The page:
Xiaoxiao Hou
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Duets: Poetry and Music with Jennifer Lee Tsai and Xiaoxiao Hou

Join us for the second of two performances with our artist in residence Jennifer Lee Tsai, who will perform readings of her poetry alongside musician Xiaoxiao Hou.


2:00pm - 4:00pm


Sun 23 June 2024

Sun 23 Jun, 2pm | Free entry

Join us for the second of two performances with our artist in residence Jennifer Lee Tsai. Lee Tsai will perform readings of her poetry alongside musician Xiaoxiao Hou. The performance will take place within Michelle Williams Gamaker’s expansive gallery installation, amongst seating made from shredded scripts and posters.

Xiaoxiao (筱潇 xiǎo xiāo) will perform playing the Guzheng 古筝 (gǔ zhēng). Also known as a Chinese zither or harp, the Guzheng is plucked string instrument with a tradition dating back more than 2,500 years. It is not only an instrument, but also a piece of art and decoration. It shows a close relationship between painting and calligraphy, such as carved art, painting, shell carving with jade, and so on. The strings, once made of silk, are these days almost always made from nylon-coated steel, which increases the instrument's volume as well as changing its timbre. Performers of the Guzheng often wear fingerpicks on one or both hands, which are often made from materials such as ivory, resin or hard plastic.

In Chinese classical music, Guzheng were often used to represent things as grand as mountains, but also as delicate as streamlets. Guzheng players are always elegant and peaceful, like they just walked out from one of the Chinese paintings. The way to play and demonstrate Guzheng music is connected very closely to Chinese philosophies as well as other art forms in Chinese culture.

Jennifer Lee Tsai. Photography by Suzanne Lau.
Xiaoxiao Hou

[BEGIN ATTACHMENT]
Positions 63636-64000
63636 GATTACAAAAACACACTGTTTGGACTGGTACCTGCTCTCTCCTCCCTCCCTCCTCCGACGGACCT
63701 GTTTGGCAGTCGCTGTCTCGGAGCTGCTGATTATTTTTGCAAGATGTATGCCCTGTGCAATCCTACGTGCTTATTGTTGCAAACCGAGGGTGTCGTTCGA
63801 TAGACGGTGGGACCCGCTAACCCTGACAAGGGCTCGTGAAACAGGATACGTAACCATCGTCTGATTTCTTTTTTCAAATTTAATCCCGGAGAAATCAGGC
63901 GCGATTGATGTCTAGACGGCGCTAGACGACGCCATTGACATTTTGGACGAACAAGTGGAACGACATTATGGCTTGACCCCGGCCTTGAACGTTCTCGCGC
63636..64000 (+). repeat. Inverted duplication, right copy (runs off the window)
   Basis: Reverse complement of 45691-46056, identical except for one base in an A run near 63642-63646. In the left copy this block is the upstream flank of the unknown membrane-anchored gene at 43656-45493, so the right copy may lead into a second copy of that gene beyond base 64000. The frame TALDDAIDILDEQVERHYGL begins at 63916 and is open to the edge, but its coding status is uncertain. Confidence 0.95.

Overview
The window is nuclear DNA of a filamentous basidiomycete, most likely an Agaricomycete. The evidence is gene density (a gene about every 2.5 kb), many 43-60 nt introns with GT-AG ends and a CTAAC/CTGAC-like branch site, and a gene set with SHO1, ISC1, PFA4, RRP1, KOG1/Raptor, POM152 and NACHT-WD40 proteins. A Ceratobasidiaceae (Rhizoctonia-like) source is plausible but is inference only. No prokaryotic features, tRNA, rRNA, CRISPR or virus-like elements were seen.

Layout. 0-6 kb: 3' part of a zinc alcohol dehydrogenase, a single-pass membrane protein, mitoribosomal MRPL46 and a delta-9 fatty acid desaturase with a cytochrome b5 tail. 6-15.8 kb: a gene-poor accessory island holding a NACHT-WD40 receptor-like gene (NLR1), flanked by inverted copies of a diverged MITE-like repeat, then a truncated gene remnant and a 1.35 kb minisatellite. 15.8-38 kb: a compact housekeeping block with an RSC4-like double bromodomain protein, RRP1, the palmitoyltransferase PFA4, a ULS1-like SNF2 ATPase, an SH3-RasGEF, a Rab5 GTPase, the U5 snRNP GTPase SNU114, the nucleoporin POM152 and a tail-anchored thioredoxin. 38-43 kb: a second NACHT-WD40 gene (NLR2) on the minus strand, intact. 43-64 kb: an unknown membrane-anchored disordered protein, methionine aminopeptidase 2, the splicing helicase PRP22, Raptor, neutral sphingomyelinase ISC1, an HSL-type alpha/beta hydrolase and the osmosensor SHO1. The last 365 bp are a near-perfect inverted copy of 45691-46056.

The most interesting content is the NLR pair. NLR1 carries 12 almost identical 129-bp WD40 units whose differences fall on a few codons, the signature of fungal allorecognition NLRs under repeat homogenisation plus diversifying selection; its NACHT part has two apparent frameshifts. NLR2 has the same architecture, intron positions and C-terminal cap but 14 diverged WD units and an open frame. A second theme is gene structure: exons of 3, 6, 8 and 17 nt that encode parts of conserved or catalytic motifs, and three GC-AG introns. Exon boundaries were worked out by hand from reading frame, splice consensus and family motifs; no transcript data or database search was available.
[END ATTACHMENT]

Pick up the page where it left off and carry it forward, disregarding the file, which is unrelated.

Born in China, and based in Liverpool, Xiaoxiao Hou acquired her Bachelor in Music Education from Jiangnan University China, her Masters in Musicology from Durham University and Applied Psychology from University of Leeds. She previously worked at the Business Confucius Institute at the University of Leeds, Harrogate Grammar School and Rossett School. She is doing PhD project in University of Liverpool located across the fields of Psychology, Public Health and Music with the working title of “Hit the Right Note: Improving the well-being and quality of life upon people with dementia, caregivers and ageing population”.

Xiaoxiao has held many Guzheng concerts in both China and the UK. Performing in different venues for different themes and with musicians from different genres shaped her as a professional musician. She has unique insights in expressively performing on both traditional and modern repertoires. She has performed in various venues including Westminster Central Hall London, World Museum at Liverpool, Victoria Gallery and Museum, the Tung Auditorium, Manchester United Football Club, Science and Industry Museum Manchester, Liverpool Everyman Theatre, Leeds Millennium Square, Leeds Town Hall, Leeds Carriageworks Theatre, Royal Armouries Leeds, Bradford City Park, Newcastle Town Hall, Birmingham Town Hall, Hartlepool Town Hall, Durham University, University of Bradford, Northumbria University, University of Leeds, Liverpool Hope University, University of Huddersfield, and University of Sheffield.

Lee Tsai’s work explores themes of myth, memory and migration, second-generation British-Chinese identity as well as ancestral trauma, love, loss, belonging, transformation, rebirth and strength. Her poetry moves between Hong Kong, China and Liverpool, and across generations to navigate linguistic and cultural heritages. Her poetry and criticism are widely published in magazines and journals including The Guardian, Poetry London, The Poetry Review, and The White Review. Jennifer received a Northern Writers Award for Poetry in 2020. She is a winner of the 2022 Women Poets’ Prize. Her second poetry pamphlet La Mystérique (2022) is published by Guillemot Press. She currently holds the Whittenham Bursary, a one year studio bursary at Bluecoat aimed at supporting artists in Liverpool.

The performance forms part of The Lives of Artists, a season of exhibitions, commissions and events that asks audiences what might be uncovered about ourselves when we listen to the testimony, histories, and stories of artists reflecting on their lives.

Sun 23 Jun, 2pm | Free entry